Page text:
5G is everywhere you look – all over the media. Though it’s not surprising, as spectrum auctions have been taking place throughout Europe since last year and will be continuing until 2020. Network operators who want to be future 5G players in Germany, for example, had to submit the necessary application documents to the German Federal Network Agency by January 26. There was enormous interest, not only in the media. For the first time, it wasn’t just the three established network operators who threw their hats into the ring. So, when it actually takes place, the auction promises to be very exciting. Currently, it’s scheduled for the end of March.
5G: Opening the door to the real-time future
5G is highly exciting, both from a technological and an economic point of view. It will allow real-time cellular applications to be implemented that aren’t yet conceivable today. This is due to its huge data rates – download speeds of up to 10 Gbps should be possible under ideal conditions – and, above all, to its ultra-low latency of less than one millisecond. Popular examples of applications repeatedly cited are Industry 4.0, autonomous driving, artificial intelligence (AI) and telemedicine.
However, 5G is de facto a provider technology. Even if 100 MHz of spectrum is to be provided for the local use of industry in Germany – as currently planned –, for the majority of enterprises, 5G will be available as a charged cellular service only. Every machine, every system, every sensor (IoT) – in fact, everything that’s to be connected via 5G, will need its own SIM card (or the corresponding electronic version – eSIM) with an appropriate (charged) contract.
Wireless = mobile? The difference lies in the details
For some applications, there’s no other alternative to cellular networks. I have in mind truly mobile scenarios that take place remotely. Autonomous driving is one of the examples, as is smart farming. Smart cities based on 5G are also conceivable. Then there’s deployment in areas in which there’s no wired high-speed Internet available. Here, 5G has potential as a full-fledged means of access to gigabit Internet. The same applies for use as a backup connection for business-critical processes.
But the situation is completely different when it comes to local scenarios – for wireless applications and offerings that are to be implemented in spatially restricted areas, like (office) buildings, schools and universities, stadiums, factories or logistics centers, clinics, hotels and restaurants or, quite simply, at home. All these scenarios can be realized much more economically on the basis of a different, stationary wireless technology that has been tried and tested for many years: Wi-Fi.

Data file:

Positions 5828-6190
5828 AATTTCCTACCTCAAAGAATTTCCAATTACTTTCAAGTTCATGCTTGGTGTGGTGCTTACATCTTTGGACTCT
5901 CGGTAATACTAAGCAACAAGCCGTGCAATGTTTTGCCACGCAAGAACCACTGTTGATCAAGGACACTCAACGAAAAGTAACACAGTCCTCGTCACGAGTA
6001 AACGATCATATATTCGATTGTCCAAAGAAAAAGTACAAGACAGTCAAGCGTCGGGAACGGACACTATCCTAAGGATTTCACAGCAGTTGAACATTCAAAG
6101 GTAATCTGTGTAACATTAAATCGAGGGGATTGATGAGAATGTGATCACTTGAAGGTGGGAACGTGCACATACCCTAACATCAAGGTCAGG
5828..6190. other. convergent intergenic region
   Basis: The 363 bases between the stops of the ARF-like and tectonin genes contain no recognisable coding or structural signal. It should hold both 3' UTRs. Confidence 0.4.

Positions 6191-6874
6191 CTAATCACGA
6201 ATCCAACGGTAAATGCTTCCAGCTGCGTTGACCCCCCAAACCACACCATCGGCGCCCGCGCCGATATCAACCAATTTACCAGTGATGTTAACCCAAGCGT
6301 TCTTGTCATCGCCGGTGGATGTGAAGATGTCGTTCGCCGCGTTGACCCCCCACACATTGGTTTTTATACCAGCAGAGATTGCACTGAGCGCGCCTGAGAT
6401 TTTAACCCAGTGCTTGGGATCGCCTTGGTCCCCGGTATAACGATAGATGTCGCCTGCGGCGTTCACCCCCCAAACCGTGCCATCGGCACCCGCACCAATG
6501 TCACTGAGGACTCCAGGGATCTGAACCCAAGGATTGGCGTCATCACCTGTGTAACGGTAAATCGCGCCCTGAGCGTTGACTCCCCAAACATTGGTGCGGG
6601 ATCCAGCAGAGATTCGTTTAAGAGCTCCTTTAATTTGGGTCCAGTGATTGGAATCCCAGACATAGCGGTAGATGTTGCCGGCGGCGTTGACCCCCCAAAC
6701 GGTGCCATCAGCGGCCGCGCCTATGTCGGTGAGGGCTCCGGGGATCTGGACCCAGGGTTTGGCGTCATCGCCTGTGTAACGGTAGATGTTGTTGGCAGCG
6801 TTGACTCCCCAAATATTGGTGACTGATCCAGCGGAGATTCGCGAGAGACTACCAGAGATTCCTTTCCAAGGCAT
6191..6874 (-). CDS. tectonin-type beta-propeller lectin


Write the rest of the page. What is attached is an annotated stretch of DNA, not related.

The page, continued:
The reasons are clear: in contrast to cellular networks, Wi-Fi infrastructures can be set up by anyone, on their own, in a very short time, and operated without any intermediary provider. This has great economic advantages. For Wi-Fi, there are no significant operational costs and no expensive licenses or contracts per client. Especially against the backdrop of the Internet of Things (IoT) – in which the number of devices to be interconnected is growing at a phenomenal rate – this is a very strong argument.
In addition, user companies with their own wireless infrastructure are independent and able to keep their networks completely under their own control. This is invaluable anywhere where wireless connectivity is used for business-critical applications or highly sensitive data is transmitted.
The silver bullet: duality of the networks
On the way toward a Gigabit society, coexistence of mobile and stationary radio technologies is vitally important. Both cellular networking and Wi-Fi have their own specific strengths and fields of application, which their opposite number can’t replace. Development of 5G infrastructure won’t change this.
However, there’s one prerequisite for this “duality of the networks”: there must be regular negotiations about new spectrum not only for cellular networks – and, currently, 5G. Wi-Fi urgently needs more attention, too. The last “frequency allocation” for Wi-Fi in Europe took place more than 15 years ago. It was then that the 5 GHz band was first opened up in addition to the 2.4 GHz band.
That this is no longer enough is apparent everywhere. Particularly in urban areas, where it’s increasingly difficult to get interference-free Wi-Fi. A look at future Wi-Fi standards also illustrates just how disastrous the situation is. For example, Wi-Fi 6 is already relying on spectrum that, in Europe, isn’t released for use by Wi-Fi.
Let’s hope that something will happen soon.